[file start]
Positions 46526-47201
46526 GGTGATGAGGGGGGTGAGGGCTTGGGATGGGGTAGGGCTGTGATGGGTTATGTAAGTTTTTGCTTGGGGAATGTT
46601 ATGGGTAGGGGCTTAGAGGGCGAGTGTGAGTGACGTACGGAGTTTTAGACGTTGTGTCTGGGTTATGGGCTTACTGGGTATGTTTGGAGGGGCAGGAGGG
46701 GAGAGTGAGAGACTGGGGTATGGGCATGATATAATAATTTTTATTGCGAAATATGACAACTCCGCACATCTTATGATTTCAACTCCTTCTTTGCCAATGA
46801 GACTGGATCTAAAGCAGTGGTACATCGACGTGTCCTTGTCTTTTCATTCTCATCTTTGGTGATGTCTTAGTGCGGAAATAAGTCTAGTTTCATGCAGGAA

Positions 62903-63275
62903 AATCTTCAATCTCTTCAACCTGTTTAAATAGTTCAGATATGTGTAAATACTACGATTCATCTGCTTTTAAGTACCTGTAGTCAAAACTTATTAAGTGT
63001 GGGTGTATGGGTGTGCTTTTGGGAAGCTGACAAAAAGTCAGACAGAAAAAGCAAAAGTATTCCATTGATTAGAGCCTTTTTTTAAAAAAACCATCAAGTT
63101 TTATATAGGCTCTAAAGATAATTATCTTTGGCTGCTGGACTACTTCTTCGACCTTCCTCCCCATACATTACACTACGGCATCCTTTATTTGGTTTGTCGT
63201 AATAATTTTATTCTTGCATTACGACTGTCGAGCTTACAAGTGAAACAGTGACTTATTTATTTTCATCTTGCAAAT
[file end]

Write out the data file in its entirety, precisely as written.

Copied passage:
Positions 46526-47201
46526 GGTGATGAGGGGGGTGAGGGCTTGGGATGGGGTAGGGCTGTGATGGGTTATGTAAGTTTTTGCTTGGGGAATGTT
46601 ATGGGTAGGGGCTTAGAGGGCGAGTGTGAGTGACGTACGGAGTTTTAGACGTTGTGTCTGGGTTATGGGCTTACTGGGTATGTTTGGAGGGGCAGGAGGG
46701 GAGAGTGAGAGACTGGGGTATGGGCATGATATAATAATTTTTATTGCGAAATATGACAACTCCGCACATCTTATGATTTCAACTCCTTCTTTGCCAATGA
46801 GACTGGATCTAAAGCAGTGGTACATCGACGTGTCCTTGTCTTTTCATTCTCATCTTTGGTGATGTCTTAGTGCGGAAATAAGTCTAGTTTCATGCAGGAA

Positions 62903-63275
62903 AATCTTCAATCTCTTCAACCTGTTTAAATAGTTCAGATATGTGTAAATACTACGATTCATCTGCTTTTAAGTACCTGTAGTCAAAACTTATTAAGTGT
63001 GGGTGTATGGGTGTGCTTTTGGGAAGCTGACAAAAAGTCAGACAGAAAAAGCAAAAGTATTCCATTGATTAGAGCCTTTTTTTAAAAAAACCATCAAGTT
63101 TTATATAGGCTCTAAAGATAATTATCTTTGGCTGCTGGACTACTTCTTCGACCTTCCTCCCCATACATTACACTACGGCATCCTTTATTTGGTTTGTCGT
63201 AATAATTTTATTCTTGCATTACGACTGTCGAGCTTACAAGTGAAACAGTGACTTATTTATTTTCATCTTGCAAAT